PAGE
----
Kenneth Davidson has been one of the most consistent voices for sensible economic analysis in the Australian media for decades now (another I’d give a similar accolade to is Brian Toohey), and he’s written a brilliant piece in The Age and The Sydney Morning Herald on the specualtive bubble that is the Australian dollar.
Davidson lays out the causes and probable effects superbly in the length of a newspaper feature. The causes are that:
- The bailout funds in the USA and UK in particular have cashed up financial institutions that don’t want to lend any more to mortgages (and have long ago forgotten how to lend to fund productive enterprises), so they’re looking for short term hot money gains;
- The RBA’s flagging that it intends raising rates from 2–3% above rates in the USA and UK to possibly 4–5% above is a “sure thing” return on a currency that was already appreciating because of commodity sales to China;
- This gives the hedge funds a sure fire double whammy gain:
- borrow in the US or UK at 1% to buy $A and “invest” in floating rate bonds or shares (particularly in banks) and get a higher return (at least 2% better than the borrowing costs, and assured to rise); and
- drive up the $A in the process, so that when you sell out, you get both a higher return and an appreciated currency in which it is denominated.
The most remarkable thing about this bubble is that the RBA’s “we’re raising rates now and we’re going to keep on doing it for a few months” messages are part of the cause, and yet they seem unaware of both the phenomenon and the dangers it poses. Davidson points out that Brazil, which is experiencing a similar commodity-driven currency appreciation bubble, is aware of the dangers and is doing something about it:
“The rising value of the Brazilian real and the Australian dollar against the US dollar has had a disastrous impact on both countries’ non-commodity export and import competing industries. Brazil’s popular and largely economically successful left-wing Government led by President Lula da Silva is meeting the problem head on. It has decided to impose a 2 per cent tax on all capital inflows to stop the real appreciating further.”
In the meantime, our RBA seems possibly even pleased that this short-term phenomenon is afflicting our manufacturing sector adversely.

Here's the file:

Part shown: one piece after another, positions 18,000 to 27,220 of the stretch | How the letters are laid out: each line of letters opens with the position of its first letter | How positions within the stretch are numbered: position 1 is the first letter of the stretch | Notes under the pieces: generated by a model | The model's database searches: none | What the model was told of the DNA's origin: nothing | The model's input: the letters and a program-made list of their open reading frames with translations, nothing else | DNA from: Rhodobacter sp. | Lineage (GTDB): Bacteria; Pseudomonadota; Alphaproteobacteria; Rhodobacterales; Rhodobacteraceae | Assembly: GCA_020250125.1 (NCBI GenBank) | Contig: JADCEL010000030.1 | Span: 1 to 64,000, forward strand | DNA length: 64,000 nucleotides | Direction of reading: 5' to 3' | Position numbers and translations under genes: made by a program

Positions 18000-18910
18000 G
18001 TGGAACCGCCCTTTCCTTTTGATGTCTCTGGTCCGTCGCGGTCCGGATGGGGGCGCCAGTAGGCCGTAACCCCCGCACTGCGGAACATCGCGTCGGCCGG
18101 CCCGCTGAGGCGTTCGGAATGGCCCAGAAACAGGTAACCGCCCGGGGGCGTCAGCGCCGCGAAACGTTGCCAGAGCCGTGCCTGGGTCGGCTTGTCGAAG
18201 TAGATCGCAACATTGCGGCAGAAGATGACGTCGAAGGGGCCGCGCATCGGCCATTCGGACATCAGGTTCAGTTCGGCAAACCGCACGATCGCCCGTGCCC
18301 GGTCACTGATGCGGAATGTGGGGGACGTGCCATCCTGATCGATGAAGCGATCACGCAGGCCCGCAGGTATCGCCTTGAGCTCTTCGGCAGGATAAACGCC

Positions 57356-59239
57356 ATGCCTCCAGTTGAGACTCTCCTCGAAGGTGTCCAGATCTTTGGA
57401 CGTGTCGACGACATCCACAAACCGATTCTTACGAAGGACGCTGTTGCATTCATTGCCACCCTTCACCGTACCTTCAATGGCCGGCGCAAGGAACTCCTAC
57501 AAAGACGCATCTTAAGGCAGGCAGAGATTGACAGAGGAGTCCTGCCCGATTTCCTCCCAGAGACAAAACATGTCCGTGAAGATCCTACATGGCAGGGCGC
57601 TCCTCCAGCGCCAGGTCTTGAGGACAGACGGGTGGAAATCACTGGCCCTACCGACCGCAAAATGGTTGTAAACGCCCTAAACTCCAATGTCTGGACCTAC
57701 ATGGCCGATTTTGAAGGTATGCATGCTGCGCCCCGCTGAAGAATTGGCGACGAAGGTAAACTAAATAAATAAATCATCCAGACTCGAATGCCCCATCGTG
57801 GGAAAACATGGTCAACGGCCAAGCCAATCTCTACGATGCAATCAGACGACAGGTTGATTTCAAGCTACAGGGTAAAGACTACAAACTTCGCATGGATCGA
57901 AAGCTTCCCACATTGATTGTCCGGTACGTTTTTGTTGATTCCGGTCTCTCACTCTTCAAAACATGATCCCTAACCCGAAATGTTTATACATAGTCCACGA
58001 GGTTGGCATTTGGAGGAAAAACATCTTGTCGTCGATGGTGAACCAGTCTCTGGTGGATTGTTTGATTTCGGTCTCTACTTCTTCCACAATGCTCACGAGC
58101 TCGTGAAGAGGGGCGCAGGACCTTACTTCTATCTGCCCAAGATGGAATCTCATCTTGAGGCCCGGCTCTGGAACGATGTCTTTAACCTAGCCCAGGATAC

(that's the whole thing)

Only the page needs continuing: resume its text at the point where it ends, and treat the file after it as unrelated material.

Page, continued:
Of course, like any speculative bubble, this has an end-game–and that’s when you think the rate rises have come to an end, sell out and watch the $A crash for those who are still holding it. Then the dollar (and Australian bank shares) will crash, and our economy will have acted as a dollar pump for the hedge funds.
Davidson also accurately notes that the RBA’s obsession with driving rates higher now is driven by the classic “fighting the last war” syndrome of believing that an outbreak of wage-driven commodity-price inflation is the main danger facing the Australian economy–just as it was in, oh, about 1973 (if you ignore private debt levels of course…).
He concludes that:
The world has moved on but the obsessive debate about wage inflation and union powers hasn’t. Since the beginning of the ’80s, the problem has been periodic bouts of asset price inflation. It is the biggest danger now.
Instead of controlling the unions, there should be control of financial institutions. The Australian dollar bubble and the incipient housing bubble should be micro-managed. Capital inflow could be dampened by a compulsory deposit of 1 to 2 per cent to be redeemed after a year to stop speculative inflow. Home ownership has become a tax shelter. The steam could be taken out of the rise in house prices if negative gearing was limited to new housing. This would obviate the need for higher interest rates that affect everyone.
It’s an excellent article–read it and pass it on. The more people who do read it, the higher it will rise in the newspapers’ online-indicators of reader interest, which will push it towards the top of the online page. And I’m heading out now to buy a paper copy of the SMH as well. Bravo, Kenneth Davidson.